China proved with its reckless 2007 anti-satellite test that it does not play by Western rules. China will risk Kessler Syndrome to achieve its goals. Its actions in the South China Sea demonstrate that it considers that body of water to be its private lake, just as Russia considers the Kerch Strait to be its private lake. But the jury's out on the rest of China's intentions. Taking out GPS and/or spy satellites is no doubt on their wish list.
As I wrote before, the US Navy has bet the farm on carrier-based aircraft with a range of around 600 miles. But China saw the flaw in that thinking and developed hypersonic missiles that travel twice that distance, effectively keeping US carriers at bay. Current thinking is to employ tanker aircraft, but someone at the Navy Department is asleep at the wheel. Chinese aircraft could fire multiple, long-range missiles at the tankers. The task would be made easier by F-35s providing fighter protection, as their stealth characteristics would allow Chinese missiles to see the tanker as the only target in the sky.
Neither Serbia nor Russia have officially revealed how Serbian Colonel Zoltán Dani's 250th Missile Brigade shot down an F-117 in March 1999. Stealth aircraft do not have a cloak of invisibility; their design merely diminishes radar signatures. Dani used a different frequency for his crew's radar, a technique which could be used by Russia or China.
Just as the US Navy has wisely returned to teaching the sextant, it must consider other factors. Both China and Russia are diligently working on jamming GPS, as they know that the entire US military is dependent upon it, especially the higher resolution data only available to the military. GPS 3 satellites will be more resistant to jamming, but the US military, but especially the US Navy, had better start teaching its officers a plan-B if GPS become unreliable. Many weapon systems may not target if GPS is unavailable. US Navy officers may need to channel their inner Zoltán Dani to destroy incoming missiles. Infantry officers would have it easier, but they should remember the lesson taught when engineers still used slide rules: always have a ballpark estimate ready to verify that the data is not completely wrong.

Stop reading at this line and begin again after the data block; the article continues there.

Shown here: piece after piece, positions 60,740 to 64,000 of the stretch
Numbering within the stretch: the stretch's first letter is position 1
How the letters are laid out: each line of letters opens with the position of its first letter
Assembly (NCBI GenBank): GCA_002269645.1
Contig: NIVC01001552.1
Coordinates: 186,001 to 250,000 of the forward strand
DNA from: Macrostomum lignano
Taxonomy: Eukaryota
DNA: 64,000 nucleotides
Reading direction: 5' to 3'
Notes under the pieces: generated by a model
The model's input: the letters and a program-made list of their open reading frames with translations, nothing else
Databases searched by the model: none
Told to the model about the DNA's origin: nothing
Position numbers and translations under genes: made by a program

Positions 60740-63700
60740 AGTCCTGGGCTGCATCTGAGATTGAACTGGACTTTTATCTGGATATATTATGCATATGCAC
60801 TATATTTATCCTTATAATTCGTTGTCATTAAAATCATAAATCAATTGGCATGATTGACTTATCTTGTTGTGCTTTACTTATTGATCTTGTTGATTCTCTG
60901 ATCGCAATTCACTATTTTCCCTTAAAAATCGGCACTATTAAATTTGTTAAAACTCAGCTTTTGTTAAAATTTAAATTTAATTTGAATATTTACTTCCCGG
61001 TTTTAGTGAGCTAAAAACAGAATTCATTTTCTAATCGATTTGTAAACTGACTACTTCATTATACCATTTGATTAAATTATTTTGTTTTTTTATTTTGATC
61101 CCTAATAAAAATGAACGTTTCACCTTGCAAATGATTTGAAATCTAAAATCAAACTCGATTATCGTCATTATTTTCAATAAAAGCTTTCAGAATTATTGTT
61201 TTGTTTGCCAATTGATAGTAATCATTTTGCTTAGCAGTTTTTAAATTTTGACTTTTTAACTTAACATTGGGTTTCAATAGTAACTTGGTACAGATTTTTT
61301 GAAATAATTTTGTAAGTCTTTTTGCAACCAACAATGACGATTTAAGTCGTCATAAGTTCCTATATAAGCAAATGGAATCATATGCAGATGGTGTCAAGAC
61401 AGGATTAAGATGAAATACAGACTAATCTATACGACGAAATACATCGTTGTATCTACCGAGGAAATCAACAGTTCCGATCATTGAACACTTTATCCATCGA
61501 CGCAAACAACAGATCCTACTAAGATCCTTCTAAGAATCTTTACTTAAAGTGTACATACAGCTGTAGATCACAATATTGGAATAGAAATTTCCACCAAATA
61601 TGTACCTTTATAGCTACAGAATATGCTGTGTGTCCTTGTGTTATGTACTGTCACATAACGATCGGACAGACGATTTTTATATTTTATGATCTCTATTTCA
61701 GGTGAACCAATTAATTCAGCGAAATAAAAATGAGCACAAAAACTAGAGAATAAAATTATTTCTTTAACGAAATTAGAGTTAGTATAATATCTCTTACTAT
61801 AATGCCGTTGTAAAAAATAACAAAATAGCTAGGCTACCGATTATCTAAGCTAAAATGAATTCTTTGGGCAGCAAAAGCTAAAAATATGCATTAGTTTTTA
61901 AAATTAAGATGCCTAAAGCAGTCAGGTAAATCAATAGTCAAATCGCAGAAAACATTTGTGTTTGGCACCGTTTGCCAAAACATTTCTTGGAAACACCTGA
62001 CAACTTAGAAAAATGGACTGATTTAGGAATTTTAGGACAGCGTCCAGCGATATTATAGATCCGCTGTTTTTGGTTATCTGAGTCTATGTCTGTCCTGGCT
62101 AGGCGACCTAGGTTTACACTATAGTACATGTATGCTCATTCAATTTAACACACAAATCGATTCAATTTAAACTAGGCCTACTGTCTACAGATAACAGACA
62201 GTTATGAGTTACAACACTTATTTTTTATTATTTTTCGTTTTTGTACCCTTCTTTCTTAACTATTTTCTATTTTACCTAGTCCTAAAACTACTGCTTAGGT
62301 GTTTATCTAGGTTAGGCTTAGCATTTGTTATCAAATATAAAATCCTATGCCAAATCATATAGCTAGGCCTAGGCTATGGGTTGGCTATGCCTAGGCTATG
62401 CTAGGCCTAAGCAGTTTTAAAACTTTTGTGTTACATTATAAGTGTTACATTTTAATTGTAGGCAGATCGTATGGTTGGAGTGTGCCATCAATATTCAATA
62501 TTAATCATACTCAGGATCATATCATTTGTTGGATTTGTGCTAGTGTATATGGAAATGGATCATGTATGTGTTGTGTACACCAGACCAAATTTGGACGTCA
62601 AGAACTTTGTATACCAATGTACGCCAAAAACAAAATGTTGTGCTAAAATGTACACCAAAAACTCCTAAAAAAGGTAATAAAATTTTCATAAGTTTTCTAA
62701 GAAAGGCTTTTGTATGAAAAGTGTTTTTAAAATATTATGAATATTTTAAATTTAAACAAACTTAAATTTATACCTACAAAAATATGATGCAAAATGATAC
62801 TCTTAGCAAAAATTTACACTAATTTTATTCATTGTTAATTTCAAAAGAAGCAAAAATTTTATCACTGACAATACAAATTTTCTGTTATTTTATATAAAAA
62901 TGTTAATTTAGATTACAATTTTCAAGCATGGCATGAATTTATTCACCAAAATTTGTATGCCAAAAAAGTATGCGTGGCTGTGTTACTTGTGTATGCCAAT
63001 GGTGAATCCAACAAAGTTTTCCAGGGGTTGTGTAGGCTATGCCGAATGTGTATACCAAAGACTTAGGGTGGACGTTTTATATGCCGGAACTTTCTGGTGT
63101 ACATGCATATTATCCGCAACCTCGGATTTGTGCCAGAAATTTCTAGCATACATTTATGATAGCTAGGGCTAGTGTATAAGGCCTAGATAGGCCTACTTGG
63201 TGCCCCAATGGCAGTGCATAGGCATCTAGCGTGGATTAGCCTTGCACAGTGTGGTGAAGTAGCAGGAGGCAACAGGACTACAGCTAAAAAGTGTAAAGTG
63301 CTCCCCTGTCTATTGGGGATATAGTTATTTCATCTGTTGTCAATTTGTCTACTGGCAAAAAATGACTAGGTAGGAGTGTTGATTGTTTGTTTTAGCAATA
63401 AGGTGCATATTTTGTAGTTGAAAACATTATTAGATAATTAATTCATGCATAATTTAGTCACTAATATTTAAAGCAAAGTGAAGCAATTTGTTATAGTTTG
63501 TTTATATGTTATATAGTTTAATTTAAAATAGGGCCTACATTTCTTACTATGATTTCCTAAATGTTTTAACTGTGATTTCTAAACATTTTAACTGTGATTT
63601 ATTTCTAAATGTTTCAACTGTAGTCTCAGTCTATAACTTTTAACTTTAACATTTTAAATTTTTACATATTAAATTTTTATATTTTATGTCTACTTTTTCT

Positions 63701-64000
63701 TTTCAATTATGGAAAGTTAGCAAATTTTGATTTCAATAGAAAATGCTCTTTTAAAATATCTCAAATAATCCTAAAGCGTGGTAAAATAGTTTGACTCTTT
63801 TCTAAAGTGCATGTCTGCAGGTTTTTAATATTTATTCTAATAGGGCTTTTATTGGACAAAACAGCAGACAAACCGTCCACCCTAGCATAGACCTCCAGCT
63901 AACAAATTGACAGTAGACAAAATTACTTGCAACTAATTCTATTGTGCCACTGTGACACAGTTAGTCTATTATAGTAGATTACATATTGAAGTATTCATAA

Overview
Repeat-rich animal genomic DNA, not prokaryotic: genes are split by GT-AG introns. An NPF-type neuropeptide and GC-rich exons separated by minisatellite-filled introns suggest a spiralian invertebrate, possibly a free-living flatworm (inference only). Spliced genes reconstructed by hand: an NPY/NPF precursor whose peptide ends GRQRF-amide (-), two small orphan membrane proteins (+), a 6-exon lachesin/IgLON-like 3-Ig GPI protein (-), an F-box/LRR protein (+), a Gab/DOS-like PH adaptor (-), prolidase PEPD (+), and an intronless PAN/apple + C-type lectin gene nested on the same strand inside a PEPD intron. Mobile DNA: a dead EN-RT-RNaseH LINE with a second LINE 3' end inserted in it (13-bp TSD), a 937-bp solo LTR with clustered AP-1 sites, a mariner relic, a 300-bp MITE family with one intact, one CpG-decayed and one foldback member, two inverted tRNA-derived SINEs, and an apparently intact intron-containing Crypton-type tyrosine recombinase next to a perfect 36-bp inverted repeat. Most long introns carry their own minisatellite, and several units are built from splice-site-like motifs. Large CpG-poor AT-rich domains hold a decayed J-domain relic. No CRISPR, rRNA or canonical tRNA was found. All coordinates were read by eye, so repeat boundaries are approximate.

If your author was working for China, he would design a mini-sub with one mission, to locally jam GPS. It would be either partially or completely autonomous to eliminate a manned submarine's need to provide oxygen for its crew. It would be designed in a stealthy manner, especially with respect to the antenna that would extend above the surface of the water when it surfaced. It would not surface until an attack was imminent, only starting to jam GPS when it was almost too late to switch to plan-B. Even if it was noticed, it would only complicate things.
And the US should stop issuing security clearances to those born in China or Russia and revisit clearances already given. There have been many cases of Chinese nationals caught spying for mother China, but it's the ones we haven't caught that should give us pause.